Magical, mystical, demure but sexy, funny, touching, and ever so crazy...
December 25, 1960: Zachary Beaulieu comes into the world, fourth in a family of five boys. An ordinary suburban family with a loving mother and a dad who's a bit gruff, but proud of his sons. The beginning of a beautiful childhood, where Christmases and birthdays follow one after the other to the ubiquitous solo of the elder Beaulieu singing Aznavour's Emmène-moi au bout de la terre, washing the car in the fresh air and trips to the snack-bar for Zac, his father's favourite. But not for long, alas!
That's the lead-in to C.R.A.Z.Y., the story of a special little boy who grows into young manhood and ends up even denying his inner self to attract his father's attention.
A portrait of a family that depicts the often-extraordinary lives of ordinary people in search of happiness.
From 1960 to 1980, surrounded by his brothers, Pink Floyd and the Rolling Stones, between motorbike escapades to impress the girls, cigarettes smoked in secret, minor and not-so-minor disagreements and, particularly, a father that he searches desperately to find, Zac relates his story. Through music and rebellion, and also with humour, down to a mystical voyage to Jerusalem"to the ends of the earth" as his father was always singingwhere perhaps in such a far-away place he finally succeeds in finding him...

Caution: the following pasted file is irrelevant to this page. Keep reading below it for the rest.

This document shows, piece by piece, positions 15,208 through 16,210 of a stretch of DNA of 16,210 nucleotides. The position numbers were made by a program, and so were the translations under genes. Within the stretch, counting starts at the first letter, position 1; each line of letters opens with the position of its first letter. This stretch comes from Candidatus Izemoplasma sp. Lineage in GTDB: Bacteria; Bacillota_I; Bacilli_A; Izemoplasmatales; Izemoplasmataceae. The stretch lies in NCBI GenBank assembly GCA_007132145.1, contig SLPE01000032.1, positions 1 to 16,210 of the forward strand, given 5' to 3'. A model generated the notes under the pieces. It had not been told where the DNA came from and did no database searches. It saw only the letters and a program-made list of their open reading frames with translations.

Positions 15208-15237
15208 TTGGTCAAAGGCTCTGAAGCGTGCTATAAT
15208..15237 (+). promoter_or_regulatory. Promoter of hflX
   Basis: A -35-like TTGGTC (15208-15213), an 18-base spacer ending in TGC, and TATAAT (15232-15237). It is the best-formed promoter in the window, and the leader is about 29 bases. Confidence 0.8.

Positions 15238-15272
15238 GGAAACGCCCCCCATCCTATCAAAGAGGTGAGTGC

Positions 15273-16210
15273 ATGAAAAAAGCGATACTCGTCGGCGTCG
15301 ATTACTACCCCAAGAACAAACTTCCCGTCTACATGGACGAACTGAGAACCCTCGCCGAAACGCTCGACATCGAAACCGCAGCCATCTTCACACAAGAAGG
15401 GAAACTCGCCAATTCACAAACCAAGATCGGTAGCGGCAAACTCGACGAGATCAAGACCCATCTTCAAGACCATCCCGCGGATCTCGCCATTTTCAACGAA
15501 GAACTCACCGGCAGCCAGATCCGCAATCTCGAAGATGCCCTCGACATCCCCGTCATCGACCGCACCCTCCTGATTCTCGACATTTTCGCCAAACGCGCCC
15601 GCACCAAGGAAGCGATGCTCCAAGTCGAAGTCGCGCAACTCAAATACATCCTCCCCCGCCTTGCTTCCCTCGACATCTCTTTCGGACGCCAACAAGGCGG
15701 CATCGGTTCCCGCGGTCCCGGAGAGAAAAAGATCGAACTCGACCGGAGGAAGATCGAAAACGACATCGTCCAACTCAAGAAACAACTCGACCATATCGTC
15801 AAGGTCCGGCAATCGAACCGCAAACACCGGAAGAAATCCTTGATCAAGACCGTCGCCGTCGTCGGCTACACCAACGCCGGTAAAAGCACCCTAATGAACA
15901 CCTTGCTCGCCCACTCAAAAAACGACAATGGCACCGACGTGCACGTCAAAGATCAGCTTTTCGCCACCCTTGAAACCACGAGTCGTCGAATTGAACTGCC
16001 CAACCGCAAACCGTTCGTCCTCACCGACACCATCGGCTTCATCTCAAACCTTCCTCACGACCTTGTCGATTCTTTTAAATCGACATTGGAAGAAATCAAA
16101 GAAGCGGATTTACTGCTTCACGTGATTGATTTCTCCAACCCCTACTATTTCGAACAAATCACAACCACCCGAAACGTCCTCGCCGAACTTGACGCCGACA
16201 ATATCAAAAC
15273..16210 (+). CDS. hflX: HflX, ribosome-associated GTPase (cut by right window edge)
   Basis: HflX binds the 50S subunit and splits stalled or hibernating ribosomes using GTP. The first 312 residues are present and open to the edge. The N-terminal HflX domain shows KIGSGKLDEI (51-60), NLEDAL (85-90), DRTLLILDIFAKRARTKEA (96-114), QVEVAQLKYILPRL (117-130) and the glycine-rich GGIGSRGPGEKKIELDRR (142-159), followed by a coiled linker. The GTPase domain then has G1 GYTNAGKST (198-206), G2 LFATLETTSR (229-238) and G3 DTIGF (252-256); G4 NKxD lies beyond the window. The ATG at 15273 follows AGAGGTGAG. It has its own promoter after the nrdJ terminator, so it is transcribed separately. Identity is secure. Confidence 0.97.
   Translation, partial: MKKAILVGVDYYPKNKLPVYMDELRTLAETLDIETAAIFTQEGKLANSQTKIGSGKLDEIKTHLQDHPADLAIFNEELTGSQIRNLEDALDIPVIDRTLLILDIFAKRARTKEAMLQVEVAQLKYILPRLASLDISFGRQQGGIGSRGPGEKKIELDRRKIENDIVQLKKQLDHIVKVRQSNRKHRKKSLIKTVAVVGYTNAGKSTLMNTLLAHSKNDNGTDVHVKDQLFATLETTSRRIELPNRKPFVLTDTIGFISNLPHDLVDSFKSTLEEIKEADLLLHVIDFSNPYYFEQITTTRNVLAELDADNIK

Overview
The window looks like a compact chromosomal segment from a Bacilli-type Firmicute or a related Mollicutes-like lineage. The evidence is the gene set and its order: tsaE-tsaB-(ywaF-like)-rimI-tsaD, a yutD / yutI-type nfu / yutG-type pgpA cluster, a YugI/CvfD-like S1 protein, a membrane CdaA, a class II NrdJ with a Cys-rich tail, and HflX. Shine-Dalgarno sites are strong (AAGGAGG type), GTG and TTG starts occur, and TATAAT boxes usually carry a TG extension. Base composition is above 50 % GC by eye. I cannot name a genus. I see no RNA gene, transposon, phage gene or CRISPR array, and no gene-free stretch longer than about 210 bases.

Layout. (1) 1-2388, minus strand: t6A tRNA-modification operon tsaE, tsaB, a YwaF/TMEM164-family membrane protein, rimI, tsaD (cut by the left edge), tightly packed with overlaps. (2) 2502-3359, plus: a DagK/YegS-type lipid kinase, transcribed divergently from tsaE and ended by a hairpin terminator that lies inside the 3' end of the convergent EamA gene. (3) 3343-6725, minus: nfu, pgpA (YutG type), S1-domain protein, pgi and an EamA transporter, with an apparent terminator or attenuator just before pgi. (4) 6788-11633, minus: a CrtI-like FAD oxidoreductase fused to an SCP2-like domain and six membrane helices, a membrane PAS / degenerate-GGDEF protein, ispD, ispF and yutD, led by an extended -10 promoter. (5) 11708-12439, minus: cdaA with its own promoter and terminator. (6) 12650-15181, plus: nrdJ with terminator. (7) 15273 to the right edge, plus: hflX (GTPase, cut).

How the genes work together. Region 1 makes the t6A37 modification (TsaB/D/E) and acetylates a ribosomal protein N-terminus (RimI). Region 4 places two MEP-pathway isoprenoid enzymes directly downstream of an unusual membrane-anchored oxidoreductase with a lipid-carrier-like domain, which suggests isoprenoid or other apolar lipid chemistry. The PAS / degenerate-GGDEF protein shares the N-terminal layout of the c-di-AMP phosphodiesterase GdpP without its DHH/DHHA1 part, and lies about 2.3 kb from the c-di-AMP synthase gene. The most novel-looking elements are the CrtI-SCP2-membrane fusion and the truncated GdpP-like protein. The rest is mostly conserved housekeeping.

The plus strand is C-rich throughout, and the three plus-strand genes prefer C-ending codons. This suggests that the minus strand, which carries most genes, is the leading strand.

A gripping tale from the creator of "Liste noire", Jean-Marc Vallée, starring Michel Côté, one of Quebec's leading actors ("Le Dernier tunnel", "Sur le seuil", "Cruising Bar"). Also starring Danielle Proulx and Marc-André Grondin, and introducing Émile Vallée.
C.R.A.Z.Y. A love story between a father and a son. A mystical and whimsical fable on the human soul, beautiful, foolish and lyrical.
A middle-class teenage misfit living in '70s era Montreal dreams of abandoning his familiar hometown surroundings to seek a brighter future in director Jean-Marc VallÃ©e's character-driven drama. A sexually-confused Christmas Day baby who likes to march to the beat of his own drummer, Zachary Beaulieu (Marc-Andre Grondin) nevertheless longs to live up to his old-fashioned father's (Michel Cote) decidedly more traditional expectations. As Zachary seeks solace in the sounds of Pink Floyd and David Bowie, his mother assures him that he's bound for greater things and testosterone-fueled siblings raise hell around the house. Despite feeling bound by his comparatively normal surroundings, the revelations provided by David Bowie's "Space Oddity" allows the disheartened Zachary the luxury of dreaming. ~ Jason Buchanan, All Movie Guide